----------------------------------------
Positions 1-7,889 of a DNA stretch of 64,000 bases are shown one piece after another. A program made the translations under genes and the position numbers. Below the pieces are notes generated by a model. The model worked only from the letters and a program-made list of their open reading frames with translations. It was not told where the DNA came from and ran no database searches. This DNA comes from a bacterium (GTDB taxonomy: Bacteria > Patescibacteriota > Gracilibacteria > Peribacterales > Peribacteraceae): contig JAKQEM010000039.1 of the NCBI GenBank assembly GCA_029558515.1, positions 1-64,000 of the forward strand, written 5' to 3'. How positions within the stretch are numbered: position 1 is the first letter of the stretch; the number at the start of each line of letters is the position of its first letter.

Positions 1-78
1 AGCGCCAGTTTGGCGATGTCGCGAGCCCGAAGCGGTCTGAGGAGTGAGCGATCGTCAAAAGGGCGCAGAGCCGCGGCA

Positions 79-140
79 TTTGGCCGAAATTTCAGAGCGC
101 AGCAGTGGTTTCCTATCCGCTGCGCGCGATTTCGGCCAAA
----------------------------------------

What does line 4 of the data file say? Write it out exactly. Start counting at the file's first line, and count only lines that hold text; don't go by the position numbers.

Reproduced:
Positions 79-140